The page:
JAJSFG5D November 2008 – May 2018 LM7705
This application shows a sensor with a DC output signal, amplified by a single supply op amp. The output voltage of the op amp is converted to the digital domain using an Analog to Digital Converter (ADC). Figure 24 shows the basic set-up of this application.
The sensor has a DC output signal that is amplified by the op amp. For an optimal signal-to-noise ratio, the output voltage swing of the op amp must be matched to the input voltage range of the Analog to Digital Converter (ADC). For the high side of the range this can be done by adjusting the gain of the op amp. However, the low side of the range cannot be adjusted and is affected by the output swing of the op amp.
Assume the output voltage range of the sensor is 0 to 90 mV. The available op amp is a LMP7701, using a 0/+5-V supply voltage, having an output drive of 50 mV from both rails. This results in an output range of 50 mV to 4.95V.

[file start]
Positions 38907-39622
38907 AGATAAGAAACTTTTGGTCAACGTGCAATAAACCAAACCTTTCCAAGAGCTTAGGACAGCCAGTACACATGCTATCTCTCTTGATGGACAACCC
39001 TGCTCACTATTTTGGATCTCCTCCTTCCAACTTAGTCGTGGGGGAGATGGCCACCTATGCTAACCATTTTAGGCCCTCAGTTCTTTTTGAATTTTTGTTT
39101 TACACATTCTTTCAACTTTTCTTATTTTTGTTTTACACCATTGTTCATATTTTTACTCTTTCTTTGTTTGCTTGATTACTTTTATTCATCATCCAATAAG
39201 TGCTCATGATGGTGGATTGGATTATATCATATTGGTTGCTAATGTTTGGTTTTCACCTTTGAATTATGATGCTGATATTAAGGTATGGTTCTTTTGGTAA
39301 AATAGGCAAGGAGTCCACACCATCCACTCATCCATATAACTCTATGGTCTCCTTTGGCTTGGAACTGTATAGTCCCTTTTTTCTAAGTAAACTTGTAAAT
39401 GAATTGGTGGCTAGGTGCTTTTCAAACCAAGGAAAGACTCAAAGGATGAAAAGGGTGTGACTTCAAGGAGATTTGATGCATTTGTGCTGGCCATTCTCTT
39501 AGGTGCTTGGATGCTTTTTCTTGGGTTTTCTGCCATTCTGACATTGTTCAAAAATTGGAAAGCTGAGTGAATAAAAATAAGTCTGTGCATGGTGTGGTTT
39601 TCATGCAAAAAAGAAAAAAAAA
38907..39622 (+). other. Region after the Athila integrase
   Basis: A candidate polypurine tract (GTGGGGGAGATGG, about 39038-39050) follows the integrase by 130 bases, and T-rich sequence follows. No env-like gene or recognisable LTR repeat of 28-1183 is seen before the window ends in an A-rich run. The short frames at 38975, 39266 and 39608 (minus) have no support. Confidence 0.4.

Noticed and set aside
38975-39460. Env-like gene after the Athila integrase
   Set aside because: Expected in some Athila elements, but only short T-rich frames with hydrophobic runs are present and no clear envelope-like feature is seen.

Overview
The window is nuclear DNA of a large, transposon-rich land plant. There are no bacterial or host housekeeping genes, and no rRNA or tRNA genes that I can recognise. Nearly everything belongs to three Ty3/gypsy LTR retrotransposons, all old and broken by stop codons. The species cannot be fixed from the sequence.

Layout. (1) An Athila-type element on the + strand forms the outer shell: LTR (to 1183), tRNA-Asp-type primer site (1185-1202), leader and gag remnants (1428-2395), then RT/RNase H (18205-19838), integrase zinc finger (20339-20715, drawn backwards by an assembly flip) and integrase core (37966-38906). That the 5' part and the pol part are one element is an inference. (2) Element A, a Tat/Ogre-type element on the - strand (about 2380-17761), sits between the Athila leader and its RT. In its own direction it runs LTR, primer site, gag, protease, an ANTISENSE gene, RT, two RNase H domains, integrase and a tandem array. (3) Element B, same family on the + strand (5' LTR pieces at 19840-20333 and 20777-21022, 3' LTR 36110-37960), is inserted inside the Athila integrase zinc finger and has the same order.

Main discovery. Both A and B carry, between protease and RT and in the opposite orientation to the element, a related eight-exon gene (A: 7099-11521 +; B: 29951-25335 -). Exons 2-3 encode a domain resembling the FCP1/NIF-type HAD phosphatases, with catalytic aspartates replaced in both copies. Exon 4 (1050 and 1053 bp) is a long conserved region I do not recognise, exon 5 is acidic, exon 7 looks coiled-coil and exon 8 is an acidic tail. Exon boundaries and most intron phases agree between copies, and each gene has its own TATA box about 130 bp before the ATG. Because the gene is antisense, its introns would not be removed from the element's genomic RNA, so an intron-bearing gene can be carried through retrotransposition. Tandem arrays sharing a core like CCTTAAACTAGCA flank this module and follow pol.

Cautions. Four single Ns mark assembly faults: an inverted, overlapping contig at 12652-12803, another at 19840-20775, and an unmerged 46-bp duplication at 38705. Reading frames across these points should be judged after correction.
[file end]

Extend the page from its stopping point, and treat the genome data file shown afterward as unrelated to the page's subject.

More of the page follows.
Select two resistors values for RG1 and RF1 that result in a gain of 50x. The output of the LMP7701 must swing from 0 mV to 4.5 V. The higher value is no problem, however the lower swing is limited by the output of the LM7701 and won’t go below 50 mV instead of the desired 0 V, causing a non-linearity in the sensor reading. When using a 12-bit ADC, and a reference voltage of 5 V (having an ADC step size of approximate 1.2 mV), the output saturation results in a loss of the lower 40 quantization levels of the ADCs dynamic range.